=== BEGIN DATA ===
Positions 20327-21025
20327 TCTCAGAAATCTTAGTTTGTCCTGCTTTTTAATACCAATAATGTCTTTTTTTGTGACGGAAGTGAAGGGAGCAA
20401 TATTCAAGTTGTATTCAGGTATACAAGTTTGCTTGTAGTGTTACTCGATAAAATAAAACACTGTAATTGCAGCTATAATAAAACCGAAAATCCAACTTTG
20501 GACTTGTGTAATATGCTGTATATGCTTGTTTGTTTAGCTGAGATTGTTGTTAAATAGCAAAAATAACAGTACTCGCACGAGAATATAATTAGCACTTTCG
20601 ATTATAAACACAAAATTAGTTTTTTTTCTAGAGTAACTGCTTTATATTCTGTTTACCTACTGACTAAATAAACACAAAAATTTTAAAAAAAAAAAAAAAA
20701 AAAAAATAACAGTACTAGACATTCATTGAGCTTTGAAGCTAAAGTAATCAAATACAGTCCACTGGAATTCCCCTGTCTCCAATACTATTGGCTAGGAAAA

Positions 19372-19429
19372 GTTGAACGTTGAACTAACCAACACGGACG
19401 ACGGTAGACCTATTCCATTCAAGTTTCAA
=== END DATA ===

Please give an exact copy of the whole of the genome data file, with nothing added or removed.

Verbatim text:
Positions 20327-21025
20327 TCTCAGAAATCTTAGTTTGTCCTGCTTTTTAATACCAATAATGTCTTTTTTTGTGACGGAAGTGAAGGGAGCAA
20401 TATTCAAGTTGTATTCAGGTATACAAGTTTGCTTGTAGTGTTACTCGATAAAATAAAACACTGTAATTGCAGCTATAATAAAACCGAAAATCCAACTTTG
20501 GACTTGTGTAATATGCTGTATATGCTTGTTTGTTTAGCTGAGATTGTTGTTAAATAGCAAAAATAACAGTACTCGCACGAGAATATAATTAGCACTTTCG
20601 ATTATAAACACAAAATTAGTTTTTTTTCTAGAGTAACTGCTTTATATTCTGTTTACCTACTGACTAAATAAACACAAAAATTTTAAAAAAAAAAAAAAAA
20701 AAAAAATAACAGTACTAGACATTCATTGAGCTTTGAAGCTAAAGTAATCAAATACAGTCCACTGGAATTCCCCTGTCTCCAATACTATTGGCTAGGAAAA

Positions 19372-19429
19372 GTTGAACGTTGAACTAACCAACACGGACG
19401 ACGGTAGACCTATTCCATTCAAGTTTCAA